Crazy Singleton Methods
Published 2008-10-17 @ 14:45
So, just about everyone knows about singleton methods… it means you can attach a method to a single individual object. Most often this is used for class methods:
class Person def self.people # return all people end end
Which is fine, but you can also do things to any old instance:
a = "string!" def a.inspect ":symbol!" end p a # => :symbol!
What I didn’t know and learned while working on ruby_parser is that there is another kind of singleton. The above singleton is a variable-based singleton. It requires a variable as the target for the singleton definition.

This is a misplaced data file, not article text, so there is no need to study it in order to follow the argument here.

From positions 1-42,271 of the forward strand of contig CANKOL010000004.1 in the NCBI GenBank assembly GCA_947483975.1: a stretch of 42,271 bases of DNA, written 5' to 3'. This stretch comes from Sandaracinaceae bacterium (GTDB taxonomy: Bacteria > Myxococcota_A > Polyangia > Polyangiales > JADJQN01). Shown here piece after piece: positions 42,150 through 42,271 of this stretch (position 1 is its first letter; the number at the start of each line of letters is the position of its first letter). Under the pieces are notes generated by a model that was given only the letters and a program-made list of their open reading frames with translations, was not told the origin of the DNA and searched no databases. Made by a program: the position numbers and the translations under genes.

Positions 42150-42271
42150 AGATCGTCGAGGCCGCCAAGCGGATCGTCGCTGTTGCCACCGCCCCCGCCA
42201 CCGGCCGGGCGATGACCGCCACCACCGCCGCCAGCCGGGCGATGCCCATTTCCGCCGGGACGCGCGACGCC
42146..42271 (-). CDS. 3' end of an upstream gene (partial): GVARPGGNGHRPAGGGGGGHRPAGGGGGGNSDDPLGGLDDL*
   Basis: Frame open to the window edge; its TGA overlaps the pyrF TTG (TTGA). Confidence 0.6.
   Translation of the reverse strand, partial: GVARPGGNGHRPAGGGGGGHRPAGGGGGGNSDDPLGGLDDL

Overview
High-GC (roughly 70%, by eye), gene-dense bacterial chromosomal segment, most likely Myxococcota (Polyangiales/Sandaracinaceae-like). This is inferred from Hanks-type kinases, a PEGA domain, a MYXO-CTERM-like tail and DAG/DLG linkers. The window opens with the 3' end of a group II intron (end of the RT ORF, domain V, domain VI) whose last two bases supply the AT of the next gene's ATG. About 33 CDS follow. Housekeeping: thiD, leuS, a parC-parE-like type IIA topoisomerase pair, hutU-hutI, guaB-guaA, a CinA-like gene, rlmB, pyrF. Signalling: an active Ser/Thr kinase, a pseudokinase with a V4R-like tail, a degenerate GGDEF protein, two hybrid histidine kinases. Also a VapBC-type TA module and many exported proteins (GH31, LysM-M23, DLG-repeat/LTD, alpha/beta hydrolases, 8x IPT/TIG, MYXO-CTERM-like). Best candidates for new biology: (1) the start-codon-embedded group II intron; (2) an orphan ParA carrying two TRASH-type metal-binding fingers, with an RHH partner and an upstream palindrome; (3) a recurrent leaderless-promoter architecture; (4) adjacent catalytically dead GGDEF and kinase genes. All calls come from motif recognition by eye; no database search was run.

For example, you can’t do this:
a = Object.new class Object ; def b; end end def a.b.x ; 42; end SyntaxError: compile error (irb):8: syntax error, unexpected '.', expecting '\n' or ';' def a.b.x ; 42; end ^ (irb):8: syntax error, unexpected kEND, expecting $end
BUT! Looking at the grammar, you can do singletons w/ any expression by using parenthesis! Here is an expression-based singleton:
def (a.b).x ; 42; end a.b.x # => 42
Now, the above example is crap… but maybe you’d want to do something like:
class Agent @@tasks =  def self.spawn t = Task.new @@tasks << t t end end def (Agent.spawn).task puts "YAY!" end
No… I still can’t see why you’d want to… but you can.